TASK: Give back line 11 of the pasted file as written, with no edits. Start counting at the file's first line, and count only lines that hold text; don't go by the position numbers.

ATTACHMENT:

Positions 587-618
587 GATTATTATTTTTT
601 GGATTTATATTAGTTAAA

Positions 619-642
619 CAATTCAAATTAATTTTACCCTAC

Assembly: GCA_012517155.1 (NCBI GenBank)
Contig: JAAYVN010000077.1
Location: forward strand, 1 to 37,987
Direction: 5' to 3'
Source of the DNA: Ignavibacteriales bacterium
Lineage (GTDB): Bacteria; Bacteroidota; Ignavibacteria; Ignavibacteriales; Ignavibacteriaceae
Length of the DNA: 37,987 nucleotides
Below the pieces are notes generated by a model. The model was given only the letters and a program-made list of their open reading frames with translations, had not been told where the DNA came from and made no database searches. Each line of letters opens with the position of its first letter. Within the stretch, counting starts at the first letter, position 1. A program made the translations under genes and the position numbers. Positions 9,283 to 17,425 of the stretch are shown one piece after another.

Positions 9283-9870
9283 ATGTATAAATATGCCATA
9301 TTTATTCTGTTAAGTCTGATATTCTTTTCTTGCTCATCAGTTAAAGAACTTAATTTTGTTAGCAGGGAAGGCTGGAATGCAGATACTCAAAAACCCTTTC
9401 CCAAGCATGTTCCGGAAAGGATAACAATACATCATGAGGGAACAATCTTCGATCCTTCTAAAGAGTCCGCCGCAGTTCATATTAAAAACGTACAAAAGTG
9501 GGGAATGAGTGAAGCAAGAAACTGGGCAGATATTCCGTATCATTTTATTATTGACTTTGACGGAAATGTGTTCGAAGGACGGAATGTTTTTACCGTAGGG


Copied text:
Lineage (GTDB): Bacteria; Bacteroidota; Ignavibacteria; Ignavibacteriales; Ignavibacteriaceae